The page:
Thursday, October 20, 2016

And then some...

In a recent sermon at church, Pastor Steve talked about the concept "and then some" in his awesome sermon titled Aiming for Excellence.  He based it on Colossians 3:23-24 "Whatever you do, do your work heartily, as for the Lord, rather than for men, knowing that from the Lord you will receive the reward of the inheritance.  It is the Lord Christ whom you serve."



Give the best in all you do, especially at home because you only get ONE life and there is too much at stake to aim short of your personal best.  We open ourselves up to God's best when we aim for excellence in every situation.  For a while this message of "and then some" kept replaying in my mind.  I should give my kids my best and then some.  I should give Greg my best and then some.  I should give my housework my best and then some.  Because in these in "then somes", I am able to bless others.




Grace decided to get a hair cut to bring bounce back to her hair and free up time from excessive brushing since her hair, while thick, tangles very easily.  I asked her if she ever considered donating her hair since it is blond and thick and beautiful.  She was not sure how short she wanted to go but after finding the organization Children With Hair Loss, she agreed that 8 inches was reasonable and would make her feel good to take a simple hair cut and turn it into an "and then some" moment.





Her hair has been sent to CWHL and I know it will bring  blessings to a child in need.

Monday, October 17, 2016

Switchfoot!


Life is short, I want to live it well.  One life, one story to tell.  - Switchfoot






Saturday, October 15, 2016

Lake Hume

A year ago I dreamed that my girls would have opportunity for two things: retreats and missions.  Through answered prayer, we are now in a place where both are open to them.  Grace returned from her first retreat changed in so many wonderful ways.  She is more mature, more independent, more capable, more grounded in her faith.  She is committed to leadership, to fusing her talents and her faith, and to exploring the options that God presents to her.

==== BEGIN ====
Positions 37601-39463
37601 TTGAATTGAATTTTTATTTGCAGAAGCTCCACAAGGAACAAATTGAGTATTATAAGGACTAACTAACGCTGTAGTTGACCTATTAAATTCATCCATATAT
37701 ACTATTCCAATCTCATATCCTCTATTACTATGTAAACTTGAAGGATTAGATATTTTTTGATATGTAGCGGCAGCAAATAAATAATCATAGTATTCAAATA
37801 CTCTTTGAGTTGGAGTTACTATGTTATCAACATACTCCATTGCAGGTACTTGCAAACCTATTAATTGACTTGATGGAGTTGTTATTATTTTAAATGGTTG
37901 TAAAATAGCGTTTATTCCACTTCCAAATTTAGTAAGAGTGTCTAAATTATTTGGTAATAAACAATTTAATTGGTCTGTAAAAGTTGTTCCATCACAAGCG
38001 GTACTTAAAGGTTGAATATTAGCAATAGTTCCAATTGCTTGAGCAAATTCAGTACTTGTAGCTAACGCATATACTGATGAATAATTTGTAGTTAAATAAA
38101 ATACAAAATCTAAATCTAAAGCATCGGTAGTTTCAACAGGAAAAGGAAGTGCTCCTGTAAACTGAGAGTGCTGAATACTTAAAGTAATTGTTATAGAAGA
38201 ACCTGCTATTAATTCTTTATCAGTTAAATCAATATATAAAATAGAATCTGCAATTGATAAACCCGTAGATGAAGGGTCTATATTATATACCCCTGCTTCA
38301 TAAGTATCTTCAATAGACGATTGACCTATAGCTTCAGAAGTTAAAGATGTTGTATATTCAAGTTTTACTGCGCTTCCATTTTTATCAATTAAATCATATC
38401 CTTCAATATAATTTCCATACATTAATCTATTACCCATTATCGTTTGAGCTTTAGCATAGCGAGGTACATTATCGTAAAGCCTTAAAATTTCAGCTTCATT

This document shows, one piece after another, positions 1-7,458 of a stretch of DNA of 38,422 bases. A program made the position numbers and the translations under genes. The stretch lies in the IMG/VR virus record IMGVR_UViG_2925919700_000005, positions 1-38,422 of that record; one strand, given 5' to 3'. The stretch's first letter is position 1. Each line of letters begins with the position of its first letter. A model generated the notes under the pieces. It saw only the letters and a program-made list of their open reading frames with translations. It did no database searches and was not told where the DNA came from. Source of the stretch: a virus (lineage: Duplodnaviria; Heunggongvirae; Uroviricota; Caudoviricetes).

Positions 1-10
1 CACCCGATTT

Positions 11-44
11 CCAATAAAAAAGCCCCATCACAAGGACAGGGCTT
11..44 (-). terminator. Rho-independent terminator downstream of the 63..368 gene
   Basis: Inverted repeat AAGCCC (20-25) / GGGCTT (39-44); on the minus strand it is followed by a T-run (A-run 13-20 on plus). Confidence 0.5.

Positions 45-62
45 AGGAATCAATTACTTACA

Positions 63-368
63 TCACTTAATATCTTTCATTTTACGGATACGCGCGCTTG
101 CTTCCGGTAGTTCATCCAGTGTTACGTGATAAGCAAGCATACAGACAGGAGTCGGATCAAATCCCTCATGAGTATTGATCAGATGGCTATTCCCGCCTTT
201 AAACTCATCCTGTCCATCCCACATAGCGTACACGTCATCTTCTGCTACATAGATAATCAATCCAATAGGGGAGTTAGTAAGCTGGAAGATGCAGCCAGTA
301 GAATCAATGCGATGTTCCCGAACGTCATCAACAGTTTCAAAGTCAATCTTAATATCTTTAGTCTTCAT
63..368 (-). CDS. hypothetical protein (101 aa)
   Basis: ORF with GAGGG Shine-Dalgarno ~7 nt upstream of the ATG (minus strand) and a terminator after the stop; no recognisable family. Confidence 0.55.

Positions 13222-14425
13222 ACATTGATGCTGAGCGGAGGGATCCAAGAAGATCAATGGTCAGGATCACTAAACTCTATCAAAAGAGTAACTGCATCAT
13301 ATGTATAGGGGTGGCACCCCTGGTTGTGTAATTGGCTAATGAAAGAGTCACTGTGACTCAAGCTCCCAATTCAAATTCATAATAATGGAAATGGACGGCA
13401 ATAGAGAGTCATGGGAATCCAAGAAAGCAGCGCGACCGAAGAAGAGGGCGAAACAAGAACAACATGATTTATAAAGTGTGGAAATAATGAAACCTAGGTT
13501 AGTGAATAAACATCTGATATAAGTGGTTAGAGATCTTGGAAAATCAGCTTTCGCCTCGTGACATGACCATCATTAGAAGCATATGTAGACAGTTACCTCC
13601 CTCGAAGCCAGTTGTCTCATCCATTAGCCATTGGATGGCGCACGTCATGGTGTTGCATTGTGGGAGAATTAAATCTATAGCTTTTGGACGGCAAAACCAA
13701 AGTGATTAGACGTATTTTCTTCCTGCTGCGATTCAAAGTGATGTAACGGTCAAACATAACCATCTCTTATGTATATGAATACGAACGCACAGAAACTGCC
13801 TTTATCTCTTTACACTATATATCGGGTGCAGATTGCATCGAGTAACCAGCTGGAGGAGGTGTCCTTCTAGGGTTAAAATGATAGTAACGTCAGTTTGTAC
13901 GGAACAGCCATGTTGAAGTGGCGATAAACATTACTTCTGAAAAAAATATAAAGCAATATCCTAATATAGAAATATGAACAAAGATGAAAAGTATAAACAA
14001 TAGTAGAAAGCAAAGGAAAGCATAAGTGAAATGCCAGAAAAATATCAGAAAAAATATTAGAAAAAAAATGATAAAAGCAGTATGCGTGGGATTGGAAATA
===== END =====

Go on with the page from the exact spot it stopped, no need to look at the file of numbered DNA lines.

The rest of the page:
In her youth group she has found friendships that are true and honest and grounded on commonalities that extend beyond faith and worship.  Lilah is building relationships, having come to youth group in September.  She passed on the most recent retreat in favor of waiting until her relationships are solidified.  Determination is a trait both my girls share and I have no doubt that when she says she will attend the winter retreat, she will and she too will come back a slightly more grown up version of the girl who left.



The October retreat differed from Lead Week, which Grace attended in August.  This was much larger, 180 people vs. 50.  There was a guest speaker, Zane Black and the theme was that God is Greater.  Kinda amazing isn't it.  God is whispering.  Over and over we have heard this message and I have spent time reflecting on what this means and I have a few thoughts that I will share at a later date.  



I am so very grateful for our church, for it's Youth Pastors, the adults who give their time voluntarily to these teens and who are true role models, to the children who have welcomed mine into their fold and to the retreat centers that offer a safe place to gather, disconnect and reflect.

Saturday, October 8, 2016

Settling In